Fast-paced, consumerist society emphasizes functionalism and results. Hungry? Go to a fast-food restaurant. Want to do something? Figure out how to get it done quickly and with the least amount of effort. The value of everything is instrumental.
Bureaucracy, in contrast, emphasizes the artistic and the beautiful. Long-time bureaucrats have deep appreciation for forms and the aesthetic qualities of experience itself. Rather than doing, bureaucracy is about being on the job.
So if you’re applying for a driver’s license, filling out a job application, completing your time sheet, or filing health insurance reimbursement forms, take time to appreciate the beauty of the forms in front of you.
Let’s Japan ponders a government initiative to get office workers out of suits and into shirt-sleeves shirts without ties. The submitter remarks, “Remove tie. Short sleeve shirt only. Follow the Japanese government rules. But Prime Minister doesn’t?” The Prime Minister, in his bureaucratic capacity, should have the same uniform that all other bureaucrats do. I recommend a unisex, short-sleeve, light-blue cotton dress shirt with a pocket protector.
Inside Facebook discusses Facebook’s evolving approach to platform governance. In short, less dependence on technology, more dependence on bureaucrats. A shrewd business move from an industry-leading company.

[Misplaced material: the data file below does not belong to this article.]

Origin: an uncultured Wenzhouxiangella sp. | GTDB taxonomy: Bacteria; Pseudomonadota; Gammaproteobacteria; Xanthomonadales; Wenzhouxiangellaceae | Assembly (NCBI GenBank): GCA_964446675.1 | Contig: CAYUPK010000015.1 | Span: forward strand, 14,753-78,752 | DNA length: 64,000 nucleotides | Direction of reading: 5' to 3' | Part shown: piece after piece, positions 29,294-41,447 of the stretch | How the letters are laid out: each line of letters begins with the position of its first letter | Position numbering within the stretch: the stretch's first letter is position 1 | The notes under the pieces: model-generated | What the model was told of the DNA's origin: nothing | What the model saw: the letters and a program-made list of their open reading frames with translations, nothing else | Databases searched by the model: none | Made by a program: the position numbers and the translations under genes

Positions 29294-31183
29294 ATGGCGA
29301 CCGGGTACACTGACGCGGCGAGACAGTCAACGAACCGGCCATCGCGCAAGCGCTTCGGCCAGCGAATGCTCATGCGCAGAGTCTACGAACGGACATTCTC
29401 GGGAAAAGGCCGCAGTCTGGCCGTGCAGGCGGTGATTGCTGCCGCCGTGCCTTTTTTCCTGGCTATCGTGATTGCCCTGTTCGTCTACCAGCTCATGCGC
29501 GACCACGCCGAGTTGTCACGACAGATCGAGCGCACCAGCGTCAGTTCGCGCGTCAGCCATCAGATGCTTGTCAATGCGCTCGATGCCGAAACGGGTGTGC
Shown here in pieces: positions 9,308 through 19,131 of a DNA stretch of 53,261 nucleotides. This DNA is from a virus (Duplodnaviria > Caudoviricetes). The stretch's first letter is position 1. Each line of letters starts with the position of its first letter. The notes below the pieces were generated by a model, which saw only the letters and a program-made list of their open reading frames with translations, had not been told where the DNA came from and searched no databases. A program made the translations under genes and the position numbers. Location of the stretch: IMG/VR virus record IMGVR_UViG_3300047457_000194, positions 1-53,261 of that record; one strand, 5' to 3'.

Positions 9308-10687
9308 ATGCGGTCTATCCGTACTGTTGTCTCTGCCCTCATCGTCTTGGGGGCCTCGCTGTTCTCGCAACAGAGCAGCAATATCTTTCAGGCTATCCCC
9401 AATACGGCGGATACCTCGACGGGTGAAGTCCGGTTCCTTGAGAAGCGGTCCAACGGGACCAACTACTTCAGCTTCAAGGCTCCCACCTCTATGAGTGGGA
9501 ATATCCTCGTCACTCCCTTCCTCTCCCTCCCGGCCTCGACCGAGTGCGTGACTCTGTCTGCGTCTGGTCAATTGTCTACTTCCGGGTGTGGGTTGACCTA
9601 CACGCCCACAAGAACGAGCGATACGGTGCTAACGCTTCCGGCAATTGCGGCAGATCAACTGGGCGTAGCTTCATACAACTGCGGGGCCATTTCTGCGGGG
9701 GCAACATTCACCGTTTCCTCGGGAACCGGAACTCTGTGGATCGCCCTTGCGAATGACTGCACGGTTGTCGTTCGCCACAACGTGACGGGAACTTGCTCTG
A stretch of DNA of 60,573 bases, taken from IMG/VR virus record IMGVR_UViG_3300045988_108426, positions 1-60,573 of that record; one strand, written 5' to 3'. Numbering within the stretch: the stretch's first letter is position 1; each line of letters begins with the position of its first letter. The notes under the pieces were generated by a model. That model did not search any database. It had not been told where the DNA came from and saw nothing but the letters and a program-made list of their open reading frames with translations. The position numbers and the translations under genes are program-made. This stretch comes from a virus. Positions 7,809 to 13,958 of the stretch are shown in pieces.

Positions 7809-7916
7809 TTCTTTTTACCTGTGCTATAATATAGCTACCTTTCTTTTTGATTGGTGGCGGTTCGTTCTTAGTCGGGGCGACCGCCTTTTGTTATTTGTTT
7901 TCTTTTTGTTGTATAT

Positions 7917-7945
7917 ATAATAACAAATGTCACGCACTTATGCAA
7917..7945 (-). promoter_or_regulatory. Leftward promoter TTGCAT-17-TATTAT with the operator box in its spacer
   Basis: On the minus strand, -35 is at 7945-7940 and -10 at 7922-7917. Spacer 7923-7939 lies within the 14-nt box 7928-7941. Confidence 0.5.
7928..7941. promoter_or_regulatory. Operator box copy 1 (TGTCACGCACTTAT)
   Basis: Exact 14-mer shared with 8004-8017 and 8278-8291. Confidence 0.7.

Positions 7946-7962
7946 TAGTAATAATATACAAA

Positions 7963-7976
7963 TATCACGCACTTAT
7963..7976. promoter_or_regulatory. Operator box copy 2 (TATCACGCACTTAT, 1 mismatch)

Umair Haque proposes A Manifesto for the Next Industrial Revolution. He declares:
What happens when we think of using new DNA to reorganize structurally inefficient industries? A blueprint for the next industrial revolution emerges. Here’s what it looks like.
Organize the world’s hunger.
Organize the world’s energy.
Organize the world’s thirst.
Organize the world’s health.
Organize the world’s freedom.
Organize the world’s finance.
Organize the world’s education.
That’s not an exhaustive list – it’s just a beginning.
No one has more experience in organizing organizations than bureaucrats. Thus the first step towards the next Industrial Revolution clearly is a massive employee re-training program to produce a large number of new bureaucrats.
JP Rangaswami at Confused of Calcutta identifies a bureaucratic training sheet that was stolen, surreptitiously hand-copied, and slyly erroneously inserted into an OSS Simple Sabotage Field Manuel. While most of the pseudo-text appears to be authentic, to a well-trained bureaucrat one line sticks out to reveal the deception: “Bring up irrelevant issues as frequently as possible.” The authentic text would have actually stated, “Bring up relevant issues as frequently as possible.”
Ugly Doggy presents an amusing video documenting the difficulty that private advertising agencies have had in designing stop signs. Government bureaucrats have successfully designed stop signs for decades. The private sector should learn from the public sector.
Louise Manning at the Human Imprint considers strengths and weaknesses. She asks:
So, is it a strength or a weakness to be able to apologise when you are in the wrong; a strength or a weakness to avoid conflict rather than create it?
Bureaucrats either always apologize or never apologize, irrespective of whether they are right or wrong. Bureaucrats avoid conflicts. I consider these behaviors to be strengths.
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